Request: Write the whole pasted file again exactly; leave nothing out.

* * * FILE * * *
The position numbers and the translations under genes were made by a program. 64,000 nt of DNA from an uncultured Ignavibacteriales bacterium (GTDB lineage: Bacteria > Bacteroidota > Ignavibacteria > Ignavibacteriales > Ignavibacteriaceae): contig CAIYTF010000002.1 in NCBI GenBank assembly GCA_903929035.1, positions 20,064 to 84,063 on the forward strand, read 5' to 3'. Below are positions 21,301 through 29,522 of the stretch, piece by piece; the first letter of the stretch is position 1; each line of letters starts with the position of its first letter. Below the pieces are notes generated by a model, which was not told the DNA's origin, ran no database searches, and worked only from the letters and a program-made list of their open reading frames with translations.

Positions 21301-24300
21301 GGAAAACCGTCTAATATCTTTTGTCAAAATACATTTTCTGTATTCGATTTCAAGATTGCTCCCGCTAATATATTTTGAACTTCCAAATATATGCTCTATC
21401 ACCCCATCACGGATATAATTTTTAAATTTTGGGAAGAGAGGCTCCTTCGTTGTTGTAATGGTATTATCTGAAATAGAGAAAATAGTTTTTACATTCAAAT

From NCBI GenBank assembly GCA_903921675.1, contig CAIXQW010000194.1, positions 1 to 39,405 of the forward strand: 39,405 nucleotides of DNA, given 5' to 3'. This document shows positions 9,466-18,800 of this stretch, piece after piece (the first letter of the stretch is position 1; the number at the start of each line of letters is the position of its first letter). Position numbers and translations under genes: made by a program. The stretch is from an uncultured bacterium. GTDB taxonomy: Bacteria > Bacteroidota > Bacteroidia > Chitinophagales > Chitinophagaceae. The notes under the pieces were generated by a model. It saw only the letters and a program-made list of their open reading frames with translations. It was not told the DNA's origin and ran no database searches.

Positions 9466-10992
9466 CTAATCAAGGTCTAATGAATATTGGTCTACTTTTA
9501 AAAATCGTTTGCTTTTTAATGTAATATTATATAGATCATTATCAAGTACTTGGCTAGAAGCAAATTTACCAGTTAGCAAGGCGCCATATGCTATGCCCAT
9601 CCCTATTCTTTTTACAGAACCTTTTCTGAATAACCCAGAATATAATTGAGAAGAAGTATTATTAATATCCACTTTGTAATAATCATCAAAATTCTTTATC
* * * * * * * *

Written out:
The position numbers and the translations under genes were made by a program. 64,000 nt of DNA from an uncultured Ignavibacteriales bacterium (GTDB lineage: Bacteria > Bacteroidota > Ignavibacteria > Ignavibacteriales > Ignavibacteriaceae): contig CAIYTF010000002.1 in NCBI GenBank assembly GCA_903929035.1, positions 20,064 to 84,063 on the forward strand, read 5' to 3'. Below are positions 21,301 through 29,522 of the stretch, piece by piece; the first letter of the stretch is position 1; each line of letters starts with the position of its first letter. Below the pieces are notes generated by a model, which was not told the DNA's origin, ran no database searches, and worked only from the letters and a program-made list of their open reading frames with translations.

Positions 21301-24300
21301 GGAAAACCGTCTAATATCTTTTGTCAAAATACATTTTCTGTATTCGATTTCAAGATTGCTCCCGCTAATATATTTTGAACTTCCAAATATATGCTCTATC
21401 ACCCCATCACGGATATAATTTTTAAATTTTGGGAAGAGAGGCTCCTTCGTTGTTGTAATGGTATTATCTGAAATAGAGAAAATAGTTTTTACATTCAAAT

From NCBI GenBank assembly GCA_903921675.1, contig CAIXQW010000194.1, positions 1 to 39,405 of the forward strand: 39,405 nucleotides of DNA, given 5' to 3'. This document shows positions 9,466-18,800 of this stretch, piece after piece (the first letter of the stretch is position 1; the number at the start of each line of letters is the position of its first letter). Position numbers and translations under genes: made by a program. The stretch is from an uncultured bacterium. GTDB taxonomy: Bacteria > Bacteroidota > Bacteroidia > Chitinophagales > Chitinophagaceae. The notes under the pieces were generated by a model. It saw only the letters and a program-made list of their open reading frames with translations. It was not told the DNA's origin and ran no database searches.

Positions 9466-10992
9466 CTAATCAAGGTCTAATGAATATTGGTCTACTTTTA
9501 AAAATCGTTTGCTTTTTAATGTAATATTATATAGATCATTATCAAGTACTTGGCTAGAAGCAAATTTACCAGTTAGCAAGGCGCCATATGCTATGCCCAT
9601 CCCTATTCTTTTTACAGAACCTTTTCTGAATAACCCAGAATATAATTGAGAAGAAGTATTATTAATATCCACTTTGTAATAATCATCAAAATTCTTTATC